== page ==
The Long Fall To Earth

The coast back from the Moon could be something of an anticlimax, particularly during the early Moon flights. The main purpose of the mission had been achieved, most of the danger had been successfully negotiated, and if the crew and mission control could keep the CSM working well, a safe return was likely. This was a chance for the crew to rest a little, and an opportunity to reflect on their successes and, perhaps, some of the problems they had encountered. There would often be a TV show or two beamed to the masses, and an interplanetary press conference for the world's journalists. But everyone involved knew that danger could lie in the unguarded moment and at no time did the flight controllers drop their attention, even as the crew slept.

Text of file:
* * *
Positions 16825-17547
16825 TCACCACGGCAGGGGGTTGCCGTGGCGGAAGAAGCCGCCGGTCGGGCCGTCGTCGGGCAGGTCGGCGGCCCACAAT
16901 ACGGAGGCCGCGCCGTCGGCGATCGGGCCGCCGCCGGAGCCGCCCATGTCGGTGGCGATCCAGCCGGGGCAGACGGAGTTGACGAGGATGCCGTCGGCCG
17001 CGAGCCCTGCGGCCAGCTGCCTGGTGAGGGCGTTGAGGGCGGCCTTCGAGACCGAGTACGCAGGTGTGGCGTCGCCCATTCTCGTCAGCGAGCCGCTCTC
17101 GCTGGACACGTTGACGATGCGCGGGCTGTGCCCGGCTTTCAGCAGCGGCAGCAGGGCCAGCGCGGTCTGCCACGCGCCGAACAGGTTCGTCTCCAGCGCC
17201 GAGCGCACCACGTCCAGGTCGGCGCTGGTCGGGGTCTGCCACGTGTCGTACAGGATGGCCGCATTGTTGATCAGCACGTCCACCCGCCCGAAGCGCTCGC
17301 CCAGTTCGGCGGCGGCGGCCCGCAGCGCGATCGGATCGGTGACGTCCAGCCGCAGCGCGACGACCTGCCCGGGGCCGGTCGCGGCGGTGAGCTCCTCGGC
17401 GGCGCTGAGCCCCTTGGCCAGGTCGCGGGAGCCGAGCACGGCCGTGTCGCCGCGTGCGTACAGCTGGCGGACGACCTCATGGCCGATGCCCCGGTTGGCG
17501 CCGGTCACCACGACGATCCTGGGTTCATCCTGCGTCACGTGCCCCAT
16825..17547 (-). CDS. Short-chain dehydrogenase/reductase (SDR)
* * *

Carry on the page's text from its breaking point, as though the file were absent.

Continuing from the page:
It would be a mistake to think that nothing happened on the way home, although duties were certainly much lighter. There was no lunar module to take up the surface crew's time and some of the housekeeping duties around the command module could be shared among all three crewmembers. Some flights were lucky enough to witness interesting astronomical events during their return; others had various small science and technology experiments that made use of the very rare and expensive time that NASA had people in space. The J-missions, in particular, had a heavier workload during their coast home because they had a bay full of science instruments in the service module, and while there was no Moon nearby for them to sense and sniff, they could be used for a little pathfinding astronomy.

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